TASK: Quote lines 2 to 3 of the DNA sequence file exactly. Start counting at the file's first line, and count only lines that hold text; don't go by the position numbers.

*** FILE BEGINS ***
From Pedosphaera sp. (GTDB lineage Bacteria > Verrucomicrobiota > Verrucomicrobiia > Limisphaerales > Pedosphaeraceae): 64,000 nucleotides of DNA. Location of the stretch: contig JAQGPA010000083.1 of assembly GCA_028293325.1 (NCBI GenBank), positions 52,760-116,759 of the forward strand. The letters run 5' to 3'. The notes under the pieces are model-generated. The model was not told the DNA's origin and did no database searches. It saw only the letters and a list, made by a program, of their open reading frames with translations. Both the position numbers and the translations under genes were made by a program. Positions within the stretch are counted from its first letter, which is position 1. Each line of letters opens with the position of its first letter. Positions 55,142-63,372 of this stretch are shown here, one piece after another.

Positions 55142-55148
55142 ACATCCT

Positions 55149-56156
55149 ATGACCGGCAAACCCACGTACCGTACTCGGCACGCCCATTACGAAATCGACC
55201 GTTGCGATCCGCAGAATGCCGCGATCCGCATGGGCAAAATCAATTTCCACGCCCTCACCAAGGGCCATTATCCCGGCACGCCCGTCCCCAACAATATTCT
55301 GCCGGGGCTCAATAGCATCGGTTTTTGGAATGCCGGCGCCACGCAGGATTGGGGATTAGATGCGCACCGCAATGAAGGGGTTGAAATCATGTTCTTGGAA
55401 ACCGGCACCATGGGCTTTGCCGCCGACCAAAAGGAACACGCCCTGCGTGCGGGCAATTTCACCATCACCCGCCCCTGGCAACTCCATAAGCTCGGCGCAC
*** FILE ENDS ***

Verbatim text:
Positions 55142-55148
55142 ACATCCT